Type of bats: Big Brown Bat
No. Mosquito bites: 0

Saturday, August 10, 8pm.

We had the pleasure to be poolside at a friends BBQ last night. When dusk hit we got out the Bat Seeker. We saw and heard at least two different bats flying around. The bats we saw were much larger than the ones we have recently seen and around the same size as the Silverhaired Bats we’ve seen at High Park. I’m wondering if that is possibly what we saw. If you know what kinds of bats tend be be in Toronto’s Rouge Hill neighbourhood, please let me know.

This is a great read for bat lovers. https://dr6j45jk9xcmk.cloudfront.net/documents/2790/guide-bats.pdf

Type of bats: Silverhaired Bat?
No. Mosquito bites: 3

Sunday, August 11, 9pm.

Tonight was the best sightings we’ve had yet. There were at least three bats flying around our back yard at the same time and we watching the magical dance of two bats playing together! The sounds coming out of the Bat Seeker were insane!!! The reason the bats were so active was the mosquitos were really thick tonight. I hope we get a few more nights like this!

Type of bats: Big Brown Bat
No. Mosquito bites: I lost count. They feasted tonight!

Here is a link I’ve created to all of our bat sightings.

Important: Do not handle bats. They can carry the rabies virus. Only those who have been properly vaccinated and have knowledge of bats should be handling them. If you find a bat in your home call a bat rescue. Do not call an exterminator, call a rescue. Bats are important for our environment. I have links below for rescues.

Types of bats in Ontario: https://onnaturemagazine.com/bat-guide.html
High Park Nature Centre: https://www.highparknature.org/wiki/wiki.php?n=Mammals.Bats
Bat rescues: http://www.ontariowildliferescue.ca/wildlifecentres/?care=bat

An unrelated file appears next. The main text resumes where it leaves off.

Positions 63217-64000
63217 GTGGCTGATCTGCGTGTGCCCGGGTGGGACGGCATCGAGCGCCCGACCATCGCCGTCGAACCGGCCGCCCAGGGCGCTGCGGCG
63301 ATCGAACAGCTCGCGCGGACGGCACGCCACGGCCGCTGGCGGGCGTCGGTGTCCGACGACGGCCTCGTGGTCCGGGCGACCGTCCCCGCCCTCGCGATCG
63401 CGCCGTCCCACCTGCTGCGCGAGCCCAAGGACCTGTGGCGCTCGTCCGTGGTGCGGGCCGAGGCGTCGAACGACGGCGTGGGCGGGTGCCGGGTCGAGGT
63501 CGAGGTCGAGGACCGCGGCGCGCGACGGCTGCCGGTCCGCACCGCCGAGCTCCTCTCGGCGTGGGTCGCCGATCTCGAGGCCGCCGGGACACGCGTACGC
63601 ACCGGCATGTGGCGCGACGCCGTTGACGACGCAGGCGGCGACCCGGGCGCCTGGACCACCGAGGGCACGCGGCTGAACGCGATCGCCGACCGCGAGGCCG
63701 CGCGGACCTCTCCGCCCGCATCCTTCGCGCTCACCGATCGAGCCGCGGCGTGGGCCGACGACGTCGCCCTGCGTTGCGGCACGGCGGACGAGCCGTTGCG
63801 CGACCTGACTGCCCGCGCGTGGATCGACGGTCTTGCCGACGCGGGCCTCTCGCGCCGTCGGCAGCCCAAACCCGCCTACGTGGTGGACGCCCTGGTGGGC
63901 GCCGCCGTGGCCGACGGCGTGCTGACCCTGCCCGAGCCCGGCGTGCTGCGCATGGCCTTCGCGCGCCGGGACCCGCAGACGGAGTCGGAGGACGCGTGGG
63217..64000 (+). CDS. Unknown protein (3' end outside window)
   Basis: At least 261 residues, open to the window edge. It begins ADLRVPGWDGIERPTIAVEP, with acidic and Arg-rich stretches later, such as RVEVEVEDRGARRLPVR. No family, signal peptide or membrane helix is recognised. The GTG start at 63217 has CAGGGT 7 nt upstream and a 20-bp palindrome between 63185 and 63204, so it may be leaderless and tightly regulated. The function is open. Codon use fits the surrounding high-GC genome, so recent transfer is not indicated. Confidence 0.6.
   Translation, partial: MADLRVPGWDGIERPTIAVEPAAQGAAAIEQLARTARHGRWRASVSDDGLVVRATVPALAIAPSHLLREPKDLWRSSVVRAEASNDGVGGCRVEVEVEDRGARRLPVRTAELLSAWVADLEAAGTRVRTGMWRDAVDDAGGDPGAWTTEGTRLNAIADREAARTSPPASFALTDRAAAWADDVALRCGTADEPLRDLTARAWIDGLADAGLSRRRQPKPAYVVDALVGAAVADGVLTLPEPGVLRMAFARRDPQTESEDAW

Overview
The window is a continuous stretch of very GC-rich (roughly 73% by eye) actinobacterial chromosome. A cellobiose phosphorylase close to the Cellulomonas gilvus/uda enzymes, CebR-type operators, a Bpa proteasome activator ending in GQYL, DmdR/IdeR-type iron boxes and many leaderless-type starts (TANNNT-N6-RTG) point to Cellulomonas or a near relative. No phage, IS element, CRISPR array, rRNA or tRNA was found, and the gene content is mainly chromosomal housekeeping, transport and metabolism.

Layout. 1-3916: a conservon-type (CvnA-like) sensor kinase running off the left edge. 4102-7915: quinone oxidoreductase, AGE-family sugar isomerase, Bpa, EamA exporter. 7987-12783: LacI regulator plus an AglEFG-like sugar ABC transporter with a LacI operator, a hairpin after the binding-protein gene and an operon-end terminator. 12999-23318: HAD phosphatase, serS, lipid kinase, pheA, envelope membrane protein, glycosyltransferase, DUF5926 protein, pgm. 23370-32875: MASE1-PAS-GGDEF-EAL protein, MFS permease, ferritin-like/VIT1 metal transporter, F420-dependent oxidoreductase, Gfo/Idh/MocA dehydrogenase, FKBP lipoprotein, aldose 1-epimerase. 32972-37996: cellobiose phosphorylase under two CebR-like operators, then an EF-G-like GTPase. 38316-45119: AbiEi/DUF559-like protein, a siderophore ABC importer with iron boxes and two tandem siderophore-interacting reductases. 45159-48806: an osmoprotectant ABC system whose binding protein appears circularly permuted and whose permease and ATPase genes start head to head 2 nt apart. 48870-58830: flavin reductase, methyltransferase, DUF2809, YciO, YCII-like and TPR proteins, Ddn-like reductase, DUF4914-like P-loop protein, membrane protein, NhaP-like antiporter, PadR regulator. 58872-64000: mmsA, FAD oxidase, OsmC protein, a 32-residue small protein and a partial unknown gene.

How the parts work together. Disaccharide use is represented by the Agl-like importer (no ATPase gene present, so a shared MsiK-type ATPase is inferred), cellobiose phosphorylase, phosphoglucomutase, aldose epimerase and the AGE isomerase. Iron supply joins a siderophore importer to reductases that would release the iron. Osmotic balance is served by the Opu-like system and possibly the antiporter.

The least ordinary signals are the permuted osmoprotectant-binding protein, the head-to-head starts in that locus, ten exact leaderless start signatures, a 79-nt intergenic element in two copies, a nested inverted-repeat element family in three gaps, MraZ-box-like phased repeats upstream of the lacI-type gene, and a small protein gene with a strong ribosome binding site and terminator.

Myths and Truths About Bats

This week I wanted to cover some myths and misconceptions about bats. As I was researching information to post here, I actually saw this question in a forum. “Will I turn into a vampire if a bat bites me?” Yes, this is a question someone actually asked.

Myths

  1. Bats are blind — Bat are not blind. I repeat bats are not blind! I think that people assume that because they use echolocation to navigate and find food.
  2. Bats want to drink your blood — This myth stems from an actual bat named a Vampire Bat. Vampire Bats generally feed on cattle not humans. And… if a Vampire Bat bites you, you will turn into a vampire. Just kidding… you will not turned into a vampire!
  3. Bats will fly into and get caught into your head — Unless you have bugs in your hair… this likely won’t happen.

Truths

  1. Ecosystem — Bats are incredibly important to our ecosystem. Not only do they keep down mosquito population they also pollinate flower. To find out more, click on the following link http://www.batswithoutborders.org/role-of-bats-in-our-ecosystems.html.
  2. Rabies — Some bats carry the rabies virus so it is very important not to handle bats unless you have been vaccinated. If you do get bitten (which is rare) or scratched by one, please go to emergency. It’s better to be safe.


Thursday, August 1st, 9:30ish pm.

Another busy week. Tonight was the first time we were able to get out. Also… how is it August already?

Tonight we walked down my favourite street. Once you hear the name, it will make sense. That street name? Gothic Avenue. Thinking about it now, that should have been our first bat walk. Gothic Avenue was busy with feeding bats. We hadn’t even walked 1/2 a block and heard 7 to 8 bats. Unfortunately, it was too dark to see them, which is too bad because most of them were flying really low.

We plan on going back over to Gothic Avenue, however, we will go much earlier.

Type of bats: Big Brown Bat
No. Mosquito bites: 0


Friday, August 2nd, 8:30ish pm.

Tonight was a much cooler night and due to that a lot less bugs, however, we hear a lot of bat action on the bat detector! It seems that bugs are attracted to lights and due to that most of tonights bat action was closer street lights. Tonight we heard quite a lot bat sounds along Clendenan just north of Annette and south of Annette. We also heard quite a few bats in the athletic field for Humberside High School and on High Park halfway between Glenlake and Humberside.

My husband came up with a genius idea for me to create a map for our bat sightings. Here it is. 

Type of bats: Big Brown Bat
No. Mosquito bites: 1

Saturday, August 3rd, 10:30ish pm.

We only faintly heard two bats tonight. We were likely out when they weren’t busily feeding. Dusk and 4 am ish seem to be their busy feeding time.

Type of bats: Big Brown Bat
No. Mosquito bites: 0

Sunday (4th), 10:30-11ish pm

Again I think we were likely out when they weren’t busily feeding. Last night we wanted to show our friends how the bat detector worked, but unfortunately, only got a faint bat signal. Of course, after we went our separate ways, we heard a very low flying bat at the corner of High Park/Glenlake.